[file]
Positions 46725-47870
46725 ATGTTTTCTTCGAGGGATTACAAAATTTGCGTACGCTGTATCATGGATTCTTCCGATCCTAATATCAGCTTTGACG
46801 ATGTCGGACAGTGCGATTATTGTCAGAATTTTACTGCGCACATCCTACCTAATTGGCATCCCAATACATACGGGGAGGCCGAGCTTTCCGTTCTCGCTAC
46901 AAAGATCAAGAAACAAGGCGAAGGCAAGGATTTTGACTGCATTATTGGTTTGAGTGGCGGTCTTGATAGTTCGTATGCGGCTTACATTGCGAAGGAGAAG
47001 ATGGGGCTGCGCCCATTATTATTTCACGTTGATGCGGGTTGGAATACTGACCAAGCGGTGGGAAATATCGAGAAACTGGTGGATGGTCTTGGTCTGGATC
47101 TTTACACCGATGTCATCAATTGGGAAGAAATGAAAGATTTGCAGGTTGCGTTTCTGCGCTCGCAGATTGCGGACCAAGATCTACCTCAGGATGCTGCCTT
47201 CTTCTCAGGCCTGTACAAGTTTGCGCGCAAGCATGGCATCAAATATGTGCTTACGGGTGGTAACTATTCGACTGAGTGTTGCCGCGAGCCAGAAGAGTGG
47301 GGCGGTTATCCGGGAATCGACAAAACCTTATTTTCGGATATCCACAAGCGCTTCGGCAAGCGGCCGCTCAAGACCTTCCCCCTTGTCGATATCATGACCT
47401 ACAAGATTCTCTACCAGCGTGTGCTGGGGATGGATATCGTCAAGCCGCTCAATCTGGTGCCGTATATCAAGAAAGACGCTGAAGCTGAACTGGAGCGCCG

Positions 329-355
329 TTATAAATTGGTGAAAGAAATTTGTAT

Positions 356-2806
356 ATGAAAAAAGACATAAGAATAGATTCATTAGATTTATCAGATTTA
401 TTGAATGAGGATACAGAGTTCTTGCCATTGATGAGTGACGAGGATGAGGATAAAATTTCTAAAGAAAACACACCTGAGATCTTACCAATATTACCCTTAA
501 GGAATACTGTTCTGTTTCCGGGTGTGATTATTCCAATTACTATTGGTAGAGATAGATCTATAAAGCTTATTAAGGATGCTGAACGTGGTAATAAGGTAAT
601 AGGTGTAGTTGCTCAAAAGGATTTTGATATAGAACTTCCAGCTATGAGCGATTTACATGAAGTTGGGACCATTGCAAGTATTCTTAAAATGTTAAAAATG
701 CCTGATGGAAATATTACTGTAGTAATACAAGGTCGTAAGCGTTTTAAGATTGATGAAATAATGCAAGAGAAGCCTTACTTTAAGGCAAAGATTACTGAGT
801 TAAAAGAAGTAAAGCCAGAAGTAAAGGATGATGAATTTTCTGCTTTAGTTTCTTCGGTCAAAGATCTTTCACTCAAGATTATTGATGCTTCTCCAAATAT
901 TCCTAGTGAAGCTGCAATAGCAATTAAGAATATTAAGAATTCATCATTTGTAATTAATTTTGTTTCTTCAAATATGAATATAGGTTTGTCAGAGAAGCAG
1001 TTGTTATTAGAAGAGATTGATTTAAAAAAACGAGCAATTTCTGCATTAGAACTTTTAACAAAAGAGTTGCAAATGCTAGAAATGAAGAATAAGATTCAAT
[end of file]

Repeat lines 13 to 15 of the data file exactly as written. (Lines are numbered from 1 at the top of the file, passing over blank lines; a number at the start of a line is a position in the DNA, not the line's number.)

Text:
356 ATGAAAAAAGACATAAGAATAGATTCATTAGATTTATCAGATTTA
401 TTGAATGAGGATACAGAGTTCTTGCCATTGATGAGTGACGAGGATGAGGATAAAATTTCTAAAGAAAACACACCTGAGATCTTACCAATATTACCCTTAA
501 GGAATACTGTTCTGTTTCCGGGTGTGATTATTCCAATTACTATTGGTAGAGATAGATCTATAAAGCTTATTAAGGATGCTGAACGTGGTAATAAGGTAAT